Your kitty may not have learned proper social etiquette and behavior since you got her so young (7wks), and it seems like she may be biting/nipping at your child because she views your child as a playmate. Most cats have the most energy at dawn and dusk, so the way I'd go about with your situation is providing enough active playtime to the point she is exhausted and panting and simply cannot run or chase, and must lie on her side. The best interactive toy to get is "da bird" or similar wand toys, or even a laser. You'll need to be consistent and maybe do it a few times a day, lasting at least 20 minutes each play session. After a play session, you can allow your child to provide set meals to your kitty, or be the one to give her the treats. As Heather mentioned already, this will provide positive associations with your child and your kitty. Also, remember to never play with your hands or feet with the kitty, always use a toy instead. If you still continue to see your kitty "attack" your child, I'd see if I was also reading her body language correctly, too. Some cats just get overstimulated and if you don't realize it, the cat's only way to get you to stop it is by lashing out abruptly.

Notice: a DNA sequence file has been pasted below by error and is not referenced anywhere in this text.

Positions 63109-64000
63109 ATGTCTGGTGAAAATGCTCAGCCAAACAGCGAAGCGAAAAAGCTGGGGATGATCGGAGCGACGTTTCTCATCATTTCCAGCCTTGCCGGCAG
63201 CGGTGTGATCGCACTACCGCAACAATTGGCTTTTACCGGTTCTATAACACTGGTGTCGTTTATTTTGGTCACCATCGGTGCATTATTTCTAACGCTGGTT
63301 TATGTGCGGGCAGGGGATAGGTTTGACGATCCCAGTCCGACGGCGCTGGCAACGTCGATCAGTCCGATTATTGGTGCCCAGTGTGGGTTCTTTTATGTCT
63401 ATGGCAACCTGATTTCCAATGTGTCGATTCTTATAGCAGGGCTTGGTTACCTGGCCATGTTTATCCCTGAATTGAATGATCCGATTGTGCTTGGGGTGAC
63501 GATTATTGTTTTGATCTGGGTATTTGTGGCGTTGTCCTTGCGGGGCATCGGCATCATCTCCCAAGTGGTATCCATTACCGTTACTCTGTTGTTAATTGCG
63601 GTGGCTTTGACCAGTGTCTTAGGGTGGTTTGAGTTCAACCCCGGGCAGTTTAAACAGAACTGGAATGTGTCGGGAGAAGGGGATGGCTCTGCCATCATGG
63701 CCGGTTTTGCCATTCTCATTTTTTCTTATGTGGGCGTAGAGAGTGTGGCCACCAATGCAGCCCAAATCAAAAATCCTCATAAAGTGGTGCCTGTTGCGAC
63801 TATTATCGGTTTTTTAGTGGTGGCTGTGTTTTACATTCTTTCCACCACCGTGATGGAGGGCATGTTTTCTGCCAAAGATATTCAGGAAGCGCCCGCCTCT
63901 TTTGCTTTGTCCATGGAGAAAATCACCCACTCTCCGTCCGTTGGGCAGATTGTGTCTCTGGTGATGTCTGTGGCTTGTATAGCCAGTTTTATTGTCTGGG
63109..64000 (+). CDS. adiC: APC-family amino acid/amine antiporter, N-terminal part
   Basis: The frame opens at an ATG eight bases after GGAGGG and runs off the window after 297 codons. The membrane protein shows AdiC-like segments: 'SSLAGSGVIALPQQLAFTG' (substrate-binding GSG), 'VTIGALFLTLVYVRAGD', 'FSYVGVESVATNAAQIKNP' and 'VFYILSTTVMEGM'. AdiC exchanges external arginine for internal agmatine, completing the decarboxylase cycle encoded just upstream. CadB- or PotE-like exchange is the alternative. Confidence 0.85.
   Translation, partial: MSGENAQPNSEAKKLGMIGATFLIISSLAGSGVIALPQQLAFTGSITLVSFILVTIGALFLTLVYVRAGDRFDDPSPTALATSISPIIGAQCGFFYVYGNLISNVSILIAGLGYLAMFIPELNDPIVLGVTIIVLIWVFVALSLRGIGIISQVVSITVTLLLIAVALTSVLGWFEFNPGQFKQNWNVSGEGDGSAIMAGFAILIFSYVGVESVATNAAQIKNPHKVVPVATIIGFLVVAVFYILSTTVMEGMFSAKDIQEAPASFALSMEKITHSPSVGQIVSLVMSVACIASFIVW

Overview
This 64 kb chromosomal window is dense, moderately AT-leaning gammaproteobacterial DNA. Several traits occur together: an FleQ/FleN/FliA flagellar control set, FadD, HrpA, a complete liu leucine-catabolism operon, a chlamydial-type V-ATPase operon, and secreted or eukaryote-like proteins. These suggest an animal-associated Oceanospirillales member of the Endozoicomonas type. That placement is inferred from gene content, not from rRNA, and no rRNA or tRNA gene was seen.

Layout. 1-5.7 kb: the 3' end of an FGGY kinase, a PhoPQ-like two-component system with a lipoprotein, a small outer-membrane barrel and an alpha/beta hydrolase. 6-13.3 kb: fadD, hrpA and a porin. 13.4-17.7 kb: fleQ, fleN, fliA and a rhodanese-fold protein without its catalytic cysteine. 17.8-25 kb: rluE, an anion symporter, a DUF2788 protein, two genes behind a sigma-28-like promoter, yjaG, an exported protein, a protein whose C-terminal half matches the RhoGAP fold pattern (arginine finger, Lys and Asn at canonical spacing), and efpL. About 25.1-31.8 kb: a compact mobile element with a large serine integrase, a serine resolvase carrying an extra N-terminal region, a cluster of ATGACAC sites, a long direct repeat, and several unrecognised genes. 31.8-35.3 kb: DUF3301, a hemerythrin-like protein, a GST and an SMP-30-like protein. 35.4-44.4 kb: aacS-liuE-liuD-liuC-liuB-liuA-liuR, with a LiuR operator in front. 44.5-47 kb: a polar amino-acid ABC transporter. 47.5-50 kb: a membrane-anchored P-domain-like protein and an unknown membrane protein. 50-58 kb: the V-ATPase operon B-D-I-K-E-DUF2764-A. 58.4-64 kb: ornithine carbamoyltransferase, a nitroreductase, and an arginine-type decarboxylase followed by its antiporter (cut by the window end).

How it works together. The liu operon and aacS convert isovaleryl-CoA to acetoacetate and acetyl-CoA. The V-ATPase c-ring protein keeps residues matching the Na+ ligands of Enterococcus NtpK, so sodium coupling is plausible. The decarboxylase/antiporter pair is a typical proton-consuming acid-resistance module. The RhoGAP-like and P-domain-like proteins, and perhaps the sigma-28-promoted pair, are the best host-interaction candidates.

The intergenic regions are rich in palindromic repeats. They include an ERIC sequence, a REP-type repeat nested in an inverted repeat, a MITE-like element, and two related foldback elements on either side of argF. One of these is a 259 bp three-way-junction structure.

Hope it's not the case, though, but it might help if you looked up "reading cat's body language" online, too.